Referring now in detail to the drawings, and particularly to Figures 1 and 2, the numeral it indicates a box-like receptacle which may be made of concrete, or other appropriate material. A centrally disposed transverse wall H serves to divide the receptacle into two compartments H, and to provide surrounding walls for a well 12 formed in said wall and from which the nutrient fluid may be supplied to said adjacent compartments. The bottom wall of the compartments is of a particular configuration to provide for a uniform distribution of said fluid. For this purpose there is provided a recess l3 which may be in the form of a cross, with channels l4 formed in the bottom thereof, and likewise in the form of a cross. The channels are relatively narrow, and are preferably tapered so as to be of progressively diminishing area in a direction away from the well l2, for the purpose of reducing the volume of fluid available at points remote from said well to prevent stagnation adjacent such points. Conduits i5 through the central wall H provide passageways from the well l2 to the channels M of the respective compartments II.

It willbe apparent that, as the greatest capacity of the channels is at their junction with the well [2, there will be ample flowage therethrough to supply nutrients to the extremities of the channels, and that the volume available throughout the length of the channels will be substantially commensurate with the diminishing requirements toward outlying plants.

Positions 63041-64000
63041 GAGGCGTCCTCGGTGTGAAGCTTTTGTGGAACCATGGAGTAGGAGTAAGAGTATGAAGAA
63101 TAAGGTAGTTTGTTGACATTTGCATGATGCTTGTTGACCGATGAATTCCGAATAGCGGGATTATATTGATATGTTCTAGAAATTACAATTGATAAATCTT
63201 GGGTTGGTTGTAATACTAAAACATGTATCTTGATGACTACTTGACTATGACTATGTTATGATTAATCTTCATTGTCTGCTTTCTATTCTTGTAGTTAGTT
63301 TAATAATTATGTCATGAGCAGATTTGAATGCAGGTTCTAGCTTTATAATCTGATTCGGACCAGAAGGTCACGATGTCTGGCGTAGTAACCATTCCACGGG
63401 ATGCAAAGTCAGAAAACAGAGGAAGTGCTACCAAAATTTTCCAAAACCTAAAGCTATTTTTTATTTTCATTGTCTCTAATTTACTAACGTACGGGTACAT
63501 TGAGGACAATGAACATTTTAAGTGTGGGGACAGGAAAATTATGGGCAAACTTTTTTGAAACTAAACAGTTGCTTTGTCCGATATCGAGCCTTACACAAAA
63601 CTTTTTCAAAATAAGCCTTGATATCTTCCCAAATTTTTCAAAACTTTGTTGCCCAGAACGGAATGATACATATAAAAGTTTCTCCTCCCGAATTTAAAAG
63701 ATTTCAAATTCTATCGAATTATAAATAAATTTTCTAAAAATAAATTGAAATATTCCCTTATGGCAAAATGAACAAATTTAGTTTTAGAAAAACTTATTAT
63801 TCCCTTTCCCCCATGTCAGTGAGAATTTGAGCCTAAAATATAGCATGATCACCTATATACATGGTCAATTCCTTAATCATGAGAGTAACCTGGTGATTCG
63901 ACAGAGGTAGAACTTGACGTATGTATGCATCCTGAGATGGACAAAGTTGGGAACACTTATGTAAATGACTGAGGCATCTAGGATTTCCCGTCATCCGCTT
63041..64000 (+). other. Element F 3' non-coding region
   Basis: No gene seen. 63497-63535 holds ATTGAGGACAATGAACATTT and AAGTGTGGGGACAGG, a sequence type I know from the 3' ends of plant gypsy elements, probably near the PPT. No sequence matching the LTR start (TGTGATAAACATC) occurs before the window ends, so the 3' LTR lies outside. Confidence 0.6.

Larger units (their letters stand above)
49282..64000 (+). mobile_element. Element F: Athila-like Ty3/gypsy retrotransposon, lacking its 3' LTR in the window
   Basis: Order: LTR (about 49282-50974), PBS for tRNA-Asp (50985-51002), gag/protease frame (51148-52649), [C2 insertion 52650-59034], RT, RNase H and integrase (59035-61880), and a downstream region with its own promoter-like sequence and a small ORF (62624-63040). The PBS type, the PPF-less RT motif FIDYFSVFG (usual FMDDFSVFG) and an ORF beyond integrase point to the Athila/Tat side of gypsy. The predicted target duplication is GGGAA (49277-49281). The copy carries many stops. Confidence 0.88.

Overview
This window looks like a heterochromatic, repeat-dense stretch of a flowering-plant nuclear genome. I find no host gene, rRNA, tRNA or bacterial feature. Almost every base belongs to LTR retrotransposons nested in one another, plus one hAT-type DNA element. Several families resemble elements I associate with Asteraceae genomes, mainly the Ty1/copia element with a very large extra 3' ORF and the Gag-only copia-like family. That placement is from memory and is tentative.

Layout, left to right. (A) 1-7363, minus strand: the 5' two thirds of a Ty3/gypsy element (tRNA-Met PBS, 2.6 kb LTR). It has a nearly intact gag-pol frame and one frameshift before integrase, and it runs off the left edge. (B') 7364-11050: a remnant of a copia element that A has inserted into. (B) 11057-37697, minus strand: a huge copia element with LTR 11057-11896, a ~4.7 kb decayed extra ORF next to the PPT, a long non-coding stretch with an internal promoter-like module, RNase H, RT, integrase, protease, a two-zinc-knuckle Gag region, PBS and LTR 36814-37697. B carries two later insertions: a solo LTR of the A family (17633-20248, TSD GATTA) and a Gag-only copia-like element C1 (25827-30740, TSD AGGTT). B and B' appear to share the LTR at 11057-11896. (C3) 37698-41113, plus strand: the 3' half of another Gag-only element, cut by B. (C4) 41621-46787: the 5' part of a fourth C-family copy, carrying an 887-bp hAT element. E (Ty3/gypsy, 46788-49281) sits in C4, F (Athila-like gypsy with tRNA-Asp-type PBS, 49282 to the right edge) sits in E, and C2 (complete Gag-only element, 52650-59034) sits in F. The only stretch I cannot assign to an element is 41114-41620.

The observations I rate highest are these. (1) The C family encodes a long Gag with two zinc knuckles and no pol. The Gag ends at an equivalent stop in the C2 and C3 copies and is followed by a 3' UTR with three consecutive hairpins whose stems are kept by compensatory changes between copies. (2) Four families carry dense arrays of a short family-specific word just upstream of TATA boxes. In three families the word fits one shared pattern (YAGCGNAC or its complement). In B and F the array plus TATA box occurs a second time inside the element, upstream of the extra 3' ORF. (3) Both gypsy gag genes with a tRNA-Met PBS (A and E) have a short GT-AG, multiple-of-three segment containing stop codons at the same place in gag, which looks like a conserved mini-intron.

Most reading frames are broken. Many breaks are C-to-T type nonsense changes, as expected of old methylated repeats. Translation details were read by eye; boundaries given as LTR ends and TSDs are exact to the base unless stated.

Cover members I6, also cruciform, are provided to prevent the channels from becoming obstructed with the soil in the compartments, preferably coarse gravel indicated at H. The cover members rest on the bottom wall of the recesses l3 and, while complementary in shape to the recesses, are dimensioned so as to be in spaced relationship to the adjacent side walls of the recesses at the four corners of the respective compartments. The spacing thus providedmay be filled with glass wool packing IE, or other suitable fibrous material adapted to exclude the material I? but allow seepage of liquid from channels I 4. Outlets 19 through the end and side walls of the receptacle, and closed by corks l9, provide means for drainage.